#35 The Business of Casino Food


Manage episode 120547627 series 71490
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In this Food Non-Fiction podcast episode, we tell the story of how Las Vegas became a destination market for gambling, how the nature of destination markets created competition amongst the many casinos, how casino food amenities were used as a competitive tool, and how casino restaurants have changed over time from buffet to gourmet.

In October of 1929, the stock market crashed. October 29th was the worst day of this crash. It was named “Black Tuesday”. On Black Tuesday, over 16 million shares were traded on the New York Stock Exchange. Billions of dollars were lost and the economy was on a downward spiral into the Great Depression of the 1930’s. So, in 1931, Phil Tobin, a 29 year old freshman member of the legislative assembly introduced a bill to legalize gambling in Nevada. He wasn’t a gambler himself, in fact, he was a cowboy, but he knew that legalizing gambling would bring the state of Nevada some much-needed revenue. The revenue would come from gaming taxes.

At this time, in 1931, the Hoover Dam was scheduled for construction. It was built between 1931 and 1936. This meant that thousands of workers would be coming to Nevada. And these would be federal workers, so it was likely that a lof of the illegal casinos would be shut down. So instead, of having the casinos shut down when the workers came, legalizing casinos would bring in a ton of tax revenues.

Phil Tobin’s bill made financial sense. So, on March 19 of 1931, the Governor signed Assembly Bill 98 into law.

Assembly Bill 98 legalized the following games:

Faro Monte Roulette Keno Fan-Tan Twenty-One Blackjack Seven-and-a-half Big Injun Craps Klondyke Stud Poker Draw Poker Slots

The bill is also known as the “Wide Open Gambling Bill”.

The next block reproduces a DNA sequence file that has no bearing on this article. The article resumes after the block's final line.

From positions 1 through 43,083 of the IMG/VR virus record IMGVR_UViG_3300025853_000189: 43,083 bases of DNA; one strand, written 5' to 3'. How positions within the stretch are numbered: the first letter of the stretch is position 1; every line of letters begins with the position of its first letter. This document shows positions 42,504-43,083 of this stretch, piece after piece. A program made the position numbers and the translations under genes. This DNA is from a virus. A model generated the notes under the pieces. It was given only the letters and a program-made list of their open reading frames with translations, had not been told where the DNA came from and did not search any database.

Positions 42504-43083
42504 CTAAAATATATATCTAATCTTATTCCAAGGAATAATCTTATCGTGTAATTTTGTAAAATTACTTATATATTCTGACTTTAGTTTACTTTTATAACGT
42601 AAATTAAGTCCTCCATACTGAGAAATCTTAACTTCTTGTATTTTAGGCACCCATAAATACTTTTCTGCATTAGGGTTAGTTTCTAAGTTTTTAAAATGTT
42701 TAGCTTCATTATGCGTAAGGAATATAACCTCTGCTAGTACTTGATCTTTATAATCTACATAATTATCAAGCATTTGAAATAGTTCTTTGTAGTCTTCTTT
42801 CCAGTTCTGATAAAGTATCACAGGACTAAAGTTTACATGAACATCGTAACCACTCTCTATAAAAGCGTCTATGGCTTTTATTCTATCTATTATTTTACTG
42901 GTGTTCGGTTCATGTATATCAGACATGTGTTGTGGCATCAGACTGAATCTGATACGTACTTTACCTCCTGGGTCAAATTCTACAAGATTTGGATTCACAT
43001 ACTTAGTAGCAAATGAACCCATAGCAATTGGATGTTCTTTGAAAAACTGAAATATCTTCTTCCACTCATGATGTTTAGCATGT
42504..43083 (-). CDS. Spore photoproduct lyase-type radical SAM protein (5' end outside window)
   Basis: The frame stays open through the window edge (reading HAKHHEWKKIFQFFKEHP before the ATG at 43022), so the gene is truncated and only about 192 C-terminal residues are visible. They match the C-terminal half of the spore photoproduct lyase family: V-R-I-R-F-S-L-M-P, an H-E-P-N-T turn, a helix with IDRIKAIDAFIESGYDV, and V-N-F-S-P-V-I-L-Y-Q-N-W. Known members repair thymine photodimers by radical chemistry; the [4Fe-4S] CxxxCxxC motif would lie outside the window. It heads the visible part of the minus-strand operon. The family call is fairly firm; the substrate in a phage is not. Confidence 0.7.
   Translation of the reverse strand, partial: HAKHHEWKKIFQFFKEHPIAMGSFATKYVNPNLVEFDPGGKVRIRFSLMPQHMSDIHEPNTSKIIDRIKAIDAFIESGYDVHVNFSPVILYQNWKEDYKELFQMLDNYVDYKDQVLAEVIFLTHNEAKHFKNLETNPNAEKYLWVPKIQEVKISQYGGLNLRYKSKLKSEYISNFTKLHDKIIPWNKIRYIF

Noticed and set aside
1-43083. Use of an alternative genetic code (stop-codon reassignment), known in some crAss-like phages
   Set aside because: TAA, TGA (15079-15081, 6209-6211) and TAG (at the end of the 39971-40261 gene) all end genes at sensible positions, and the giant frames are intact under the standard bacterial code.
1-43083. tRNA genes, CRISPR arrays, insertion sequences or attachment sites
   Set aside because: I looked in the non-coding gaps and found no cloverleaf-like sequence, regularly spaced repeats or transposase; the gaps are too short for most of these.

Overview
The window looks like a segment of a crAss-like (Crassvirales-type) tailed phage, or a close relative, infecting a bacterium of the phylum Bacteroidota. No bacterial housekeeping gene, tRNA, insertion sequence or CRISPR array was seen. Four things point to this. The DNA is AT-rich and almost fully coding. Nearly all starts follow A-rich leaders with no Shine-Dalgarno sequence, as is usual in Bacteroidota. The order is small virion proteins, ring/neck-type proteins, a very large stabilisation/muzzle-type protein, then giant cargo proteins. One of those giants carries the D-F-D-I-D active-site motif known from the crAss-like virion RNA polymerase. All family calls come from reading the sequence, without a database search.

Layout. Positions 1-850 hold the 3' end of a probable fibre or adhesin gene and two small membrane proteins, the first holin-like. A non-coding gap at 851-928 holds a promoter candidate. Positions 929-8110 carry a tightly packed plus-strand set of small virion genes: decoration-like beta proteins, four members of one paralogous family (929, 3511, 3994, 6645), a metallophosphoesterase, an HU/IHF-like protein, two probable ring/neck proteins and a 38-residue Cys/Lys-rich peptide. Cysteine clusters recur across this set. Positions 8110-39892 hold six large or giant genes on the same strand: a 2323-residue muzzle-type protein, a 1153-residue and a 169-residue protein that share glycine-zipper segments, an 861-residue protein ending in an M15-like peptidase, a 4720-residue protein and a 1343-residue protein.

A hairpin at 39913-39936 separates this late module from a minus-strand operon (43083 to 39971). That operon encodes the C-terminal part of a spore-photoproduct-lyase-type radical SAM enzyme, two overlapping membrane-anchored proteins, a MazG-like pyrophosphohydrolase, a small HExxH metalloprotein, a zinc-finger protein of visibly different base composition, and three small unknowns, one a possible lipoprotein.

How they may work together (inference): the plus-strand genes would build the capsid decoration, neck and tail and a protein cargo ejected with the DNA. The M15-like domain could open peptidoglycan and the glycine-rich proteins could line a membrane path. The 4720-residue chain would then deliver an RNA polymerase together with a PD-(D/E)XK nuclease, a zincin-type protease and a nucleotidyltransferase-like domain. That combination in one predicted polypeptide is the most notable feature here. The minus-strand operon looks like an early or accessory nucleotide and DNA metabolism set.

After World War II, there were strict gambling laws in most states, so Nevada really became the center of gambling in the U.S. - especially, of course, in the Las Vegas strip - which is, by-the-way, located south of the actual city of Las Vegas.

The Las Vegas strip was, and still is, a destination market. People travel there specifically to experience the gambling and entertainment. Destination markets offer a lot of the same thing. For example, you go to Hawaii to surf so there are a lot of surfing schools and they need to compete.

Same thing with going to Las Vegas to gamble - there are so many places you can gamble that these places need to compete for your dollars. So casinos, over time,

have offered more and more amenities.

Casino resorts started popping up in the 1940’s. You could go to a casino resort, and not only gamble, but have your hotel, live shows and food, all in one place. Casino restaurants were designed to bring people to the casinos. The strategy back in the middle of the 20th century was to offer cheap food, sometimes even free food. The logic was that if you could offer great price value for food at your casino, then people might choose to come to your casino, rather than go to a standalone restaurant or another casino.

So casino restaurants used to operate as what is called “loss leaders” - casino restaurants would lose a little money, but then gain that money back and more when customers played the gambling games.

There are 2 ways that having a restaurant at a casino can increase revenue. One - is that the restaurant draws in more players Two - is that it gets each player to spend more while they’re at the casino.

The Vegas strip is the ULTIMATE gambling destination, but the relationship between casino restaurants and gambling spending is different in Vegas. Certainly, your average Vegas casino restaurant is not operating at a loss anymore. This shift in Las Vegas from the days of cheap casino buffets, designed for the convenience of gambling clients, to high end, big profit restaurants has been gradual.

Thank you to our interview guests:

Dr. Sarah Tanford

Dr. David G. Schwartz

Thanks to the Looperman Artist for the Music:

Chillwave bass and synth by djpuzzle

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